midtskogen wrote:Source of the post Assuming that the ship has all the energy needed, how is it supposed to supply the energy to sustain the bubble if nothing can reach the front horizon?

Consider a related question: "how is a black hole able to sustain an event horizon around itself if nothing can reach the horizon from within -- or even leave the singularity in the first place?"

That's a common way to answer this question and make it seem like it isn't an issue, but there's actually a lot of subtlety to it. In fact, according to the outside universe, the inside of a black hole

*doesn't exist*. All events at the horizon take place infinitely far in the future, and events in the interior are never observed.

If we're outside, the properties of the event horizon and external gravitational field appear because to us there is a spherical shell of mass frozen on the horizon, and the field from a spherical shell is the same on the outside as if it were a singularity instead. Only when we shift into the reference frame which is falling into it do we discover that the mass has collapsed to singularity and the space-time extends into that region.So the black hole isn't really "sustaining" its event horizon from a singularity at all. There is no contact between the two. It just turns out that the gravitational field according to observers inside and outside happen to exactly match up, even though they have totally different ideas of where the mass is located.

General relativity suggests in this case to take a shortcut. Say that the mass "really is" at the central singularity, and then use the field equations to determine the geometry of the surrounding space-time. The equations insist that you'll get a black hole with an event horizon. To not have the horizon would violate the equations.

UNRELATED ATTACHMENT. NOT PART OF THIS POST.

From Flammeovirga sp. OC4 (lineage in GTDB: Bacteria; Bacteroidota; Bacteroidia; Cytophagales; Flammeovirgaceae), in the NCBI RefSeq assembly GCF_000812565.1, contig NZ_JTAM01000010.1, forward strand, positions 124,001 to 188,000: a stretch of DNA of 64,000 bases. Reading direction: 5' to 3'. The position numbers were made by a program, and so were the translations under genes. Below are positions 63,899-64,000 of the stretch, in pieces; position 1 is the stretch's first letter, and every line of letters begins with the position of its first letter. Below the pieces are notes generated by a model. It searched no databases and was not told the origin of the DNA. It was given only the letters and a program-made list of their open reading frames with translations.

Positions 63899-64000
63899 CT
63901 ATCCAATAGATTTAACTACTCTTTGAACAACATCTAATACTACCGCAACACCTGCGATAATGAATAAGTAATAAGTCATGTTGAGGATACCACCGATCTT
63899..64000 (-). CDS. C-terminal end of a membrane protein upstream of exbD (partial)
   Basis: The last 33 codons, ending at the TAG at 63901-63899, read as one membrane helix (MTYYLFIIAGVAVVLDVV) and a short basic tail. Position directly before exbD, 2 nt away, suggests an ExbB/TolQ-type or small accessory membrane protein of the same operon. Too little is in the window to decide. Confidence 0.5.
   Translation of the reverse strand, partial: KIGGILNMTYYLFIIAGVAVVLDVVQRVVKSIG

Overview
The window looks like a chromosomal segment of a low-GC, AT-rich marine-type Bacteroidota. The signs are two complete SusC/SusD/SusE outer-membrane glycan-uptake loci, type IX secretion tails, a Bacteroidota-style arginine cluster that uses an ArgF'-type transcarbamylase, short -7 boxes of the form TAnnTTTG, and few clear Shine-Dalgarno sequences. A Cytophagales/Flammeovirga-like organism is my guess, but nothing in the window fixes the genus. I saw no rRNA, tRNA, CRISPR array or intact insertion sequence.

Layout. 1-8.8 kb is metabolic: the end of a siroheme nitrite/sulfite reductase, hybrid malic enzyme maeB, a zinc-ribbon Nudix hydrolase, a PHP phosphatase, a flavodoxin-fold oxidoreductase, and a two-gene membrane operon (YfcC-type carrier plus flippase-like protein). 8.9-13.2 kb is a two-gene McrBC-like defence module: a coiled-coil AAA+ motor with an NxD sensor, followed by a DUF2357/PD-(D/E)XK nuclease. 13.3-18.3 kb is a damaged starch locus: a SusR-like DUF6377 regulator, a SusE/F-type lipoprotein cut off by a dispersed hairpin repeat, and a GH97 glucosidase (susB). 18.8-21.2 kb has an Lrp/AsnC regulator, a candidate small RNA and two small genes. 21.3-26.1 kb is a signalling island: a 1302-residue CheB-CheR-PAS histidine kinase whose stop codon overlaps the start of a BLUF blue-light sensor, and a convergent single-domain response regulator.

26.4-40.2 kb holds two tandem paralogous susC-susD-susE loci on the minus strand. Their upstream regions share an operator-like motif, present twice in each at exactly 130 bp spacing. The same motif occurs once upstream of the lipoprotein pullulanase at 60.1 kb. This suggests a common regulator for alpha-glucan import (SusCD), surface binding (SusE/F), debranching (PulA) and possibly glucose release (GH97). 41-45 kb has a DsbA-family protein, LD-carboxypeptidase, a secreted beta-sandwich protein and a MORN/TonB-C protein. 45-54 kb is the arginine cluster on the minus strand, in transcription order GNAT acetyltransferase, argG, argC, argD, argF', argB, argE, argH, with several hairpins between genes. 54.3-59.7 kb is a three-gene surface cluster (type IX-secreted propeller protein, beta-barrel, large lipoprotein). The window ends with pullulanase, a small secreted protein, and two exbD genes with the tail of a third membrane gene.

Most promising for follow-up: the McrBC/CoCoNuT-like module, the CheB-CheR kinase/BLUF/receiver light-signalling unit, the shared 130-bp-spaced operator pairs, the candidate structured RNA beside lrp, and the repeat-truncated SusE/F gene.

So with the Alcubierre drive, we could similarly say that the equations demand that this particular mass-energy distribution must create this space-time geometry with horizons around it. But we must also remember that the Alcubierre solution was found by solving the equations backward. It started with the space-time geometry that has this FTL behavior, and then worked backward to find the mass-energy distribution that causes it. But it does *not* tell us how that distribution could actually be created, or how that Alcubierre space-time could be generated out of an initially typical space-time. We know the mass-energy that yields this solution is exotic and violates some energy conditions in physics (so it probably can't exist). It is also likely that even if it can exist, it may be impossible to actually get it into the required configuration. A common argument (though I have yet to see it demonstrated rigorously) is that, similarly to trying to build a wormhole, Hawking radiation would amplify as you approach the conditions necessary for the horizons and FTL behavior, and the thing destroys itself. Which kind of brings us full circle -- your initial suspicion that there is a problem with having the ship generate this field around itself from scratch is probably correct, but for less obvious reasons.